Ricardo Guererro: How to use social media effectively for your business

Manish Gupta: Social Entrepreneurship: Doing Good is good business!

Hopeton Hay: African American Entrepreneurship: Learning from the Past, Building for the Future

Victor Henry: Commercial Leasing from the Tenant’s Perspective

Elias Hermida: Que Necesito saber antes de poner un negocio?

Diego Huerta: Do everything with Nothing

Paula Hui: Building your business through community involvement

Gopal Krishnan: Progressive building of organizational capabilities in line with a company’s growth

Victor Landa: Building from the market sweet spot: How finding your niche is half the battle

Zakiya Larry: Avoiding the ‘Deer in Headlights’ Syndrome: Media Training

Vid Luther: How to hack your startup without writing a single line of code

Elijah May: Just Crazy Enough to Work: Non-traditional marketing strategies for non-traditional results

Juan Carlos Mercado: Tips for Making, Keeping Business Resolutions

Eli Mercer: Opportunities and Trends in Hispanic Entrepreneurship

Quamrul Mina: Building a cloud-based Online/OnDemand TV broadcast platform

Thomas Miranda: Innovation – What’s the Big Idea

Jette Momant: Socialize and localize your business

Martin Montero: Ingredients for social innovation ecosystem

Sonia Mukherjee: Balancing on a high wire without a Corporate Safety Net: Transitioning to Entrepreneurship

Jennifer Navarette: Business on the Go: Smartphones, iPads and Apps, OH MY!

Roy Nieto: Lessons Learned from an Inc. Magazine Fast Growth Company

Monica Peraza: The Passion test for Entrepreneurs

Edie Phillips: Make Good Credit A Reality: Don’t Let Your Past Determine Your Future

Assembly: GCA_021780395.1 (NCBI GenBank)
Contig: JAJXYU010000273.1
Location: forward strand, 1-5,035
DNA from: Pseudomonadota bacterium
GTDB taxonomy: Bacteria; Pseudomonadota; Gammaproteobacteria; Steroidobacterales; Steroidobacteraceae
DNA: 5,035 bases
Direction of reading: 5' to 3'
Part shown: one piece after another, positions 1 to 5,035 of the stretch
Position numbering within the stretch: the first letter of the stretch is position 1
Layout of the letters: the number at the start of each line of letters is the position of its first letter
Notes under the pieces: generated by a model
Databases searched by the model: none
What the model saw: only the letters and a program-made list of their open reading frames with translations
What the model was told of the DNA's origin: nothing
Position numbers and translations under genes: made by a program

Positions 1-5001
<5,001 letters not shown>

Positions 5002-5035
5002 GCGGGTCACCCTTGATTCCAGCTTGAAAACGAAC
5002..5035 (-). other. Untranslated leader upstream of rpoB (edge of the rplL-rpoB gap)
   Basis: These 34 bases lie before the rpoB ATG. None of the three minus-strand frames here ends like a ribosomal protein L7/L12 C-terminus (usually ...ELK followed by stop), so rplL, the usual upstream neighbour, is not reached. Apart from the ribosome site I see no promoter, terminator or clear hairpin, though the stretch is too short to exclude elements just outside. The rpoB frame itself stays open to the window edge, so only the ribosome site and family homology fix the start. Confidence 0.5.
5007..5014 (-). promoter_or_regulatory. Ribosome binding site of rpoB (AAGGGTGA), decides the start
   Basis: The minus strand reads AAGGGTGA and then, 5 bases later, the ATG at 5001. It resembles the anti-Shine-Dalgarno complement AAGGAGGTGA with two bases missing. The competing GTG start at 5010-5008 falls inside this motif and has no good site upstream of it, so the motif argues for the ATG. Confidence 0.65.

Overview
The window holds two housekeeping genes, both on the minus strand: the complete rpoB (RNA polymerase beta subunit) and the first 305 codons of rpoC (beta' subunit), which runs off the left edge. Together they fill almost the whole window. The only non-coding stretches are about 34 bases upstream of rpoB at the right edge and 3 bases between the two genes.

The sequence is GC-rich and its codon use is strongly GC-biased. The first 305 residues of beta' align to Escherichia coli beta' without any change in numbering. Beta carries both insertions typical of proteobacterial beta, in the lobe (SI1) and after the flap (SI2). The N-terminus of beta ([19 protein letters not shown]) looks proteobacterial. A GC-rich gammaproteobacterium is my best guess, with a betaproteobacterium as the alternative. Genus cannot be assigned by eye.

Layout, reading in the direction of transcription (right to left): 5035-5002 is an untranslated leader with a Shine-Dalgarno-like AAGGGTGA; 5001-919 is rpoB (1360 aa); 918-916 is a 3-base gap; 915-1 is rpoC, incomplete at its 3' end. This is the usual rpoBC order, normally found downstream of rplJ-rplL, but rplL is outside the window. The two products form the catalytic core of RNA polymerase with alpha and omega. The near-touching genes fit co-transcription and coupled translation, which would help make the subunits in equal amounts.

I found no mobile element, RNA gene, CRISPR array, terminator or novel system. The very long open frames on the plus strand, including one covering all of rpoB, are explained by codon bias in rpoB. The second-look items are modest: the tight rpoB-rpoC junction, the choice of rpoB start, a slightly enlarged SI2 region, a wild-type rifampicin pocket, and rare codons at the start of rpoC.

Elizabeth Quintanilla: How and why be a Certified as a Minority, Woman or Disadvantage Owned Business?

Subramanian Rama : Bootstrap Ideation

Leo Ramirez: The changing face of philanthropy

Pablo Reyna : What is this cloud stuff?

Luis Sandoval: Diversifying your integrated media strategy

Evelina: Solis: Speak Up, Move Up: Public Speaking for Today’s Professional

Jeremy Solomons: Thriving as an independent entrepreneur

Vysali Soundararajan: Negotiating Fundamentals

Boyd Stephens: The Incredible Secret Money Making Machine – REDUX

Masudi Stolard: 12 Steps to Becoming an Entrepreneur

Binitha Surendran: Impact of Globalization – Entrepreneurship and Philanthropy

Carla Thompson: But I’m Just a Girl: How You Can  I Help Change the Conversation around Women Entrepreneurs

Teo Tijerina: Entrepreneurship Roadmap

Nicole Torres-Cooke: The Strategy of Being Social Online

Rebecca Trevino: Women Want More: How to Capture Your Share of the World’s Largest Emerging Market?

Raquel Valdez: When to buy, How to buy

Alberto Vargas: Need a new business or product idea? Try value innovation

Jikku Venkat: Product Development & Technology Innovation in a Startup Environment: Doing it Cost-effectively

Joseph Villarreal: Lessons Learned: Going from a Product Retailer to a Service Model

Juliet Walker: African American Entrepreneurship: Learning from the Past, Building for the Future

Lonnie Woods: Non Profit Management & Leadership. Building sustainable, successful and high performance Non-Profit







RISE Multicultural Entreprenuers Series

24 02 2010

Imagine yourself being surrounded by creative ideas, innovative people and the inspiration to work on something your passionate about! Yeah, that’s pretty much where I’ve been in the last two months. I’ve been engaging, reaching out, brainstorming and connecting with Austin’s most talented and creative people, and now you get to experience that with the RISE Multicultural Entrepreneurs Series. The series is part of the 2010 RISE Entrepreneurship Conference that takes place next week, March 1-5th. RISE is a conference for entrepreneurs by entrepreneurs; it is intimate, relevant and inclusive. And it really is inclusive! I’ not just saying that because I happen to work on the project, well, maybe I am. The Multicultural Series brings entrepreneurs from different communities including Latinos, African-Americans, Asians – South Asians y mas. We have 60+ session hosts kickin’ real world knowledge via social media, start-ups, marketing, philanthropy, politics, life lessons and culture. I’m so appreciative for having the opportunity to work with these amazing people.

Ready to engage in learning and building relationships? Sign up at www.riseaustin.org for sessions in the Multicultural Entrepreneurs Series.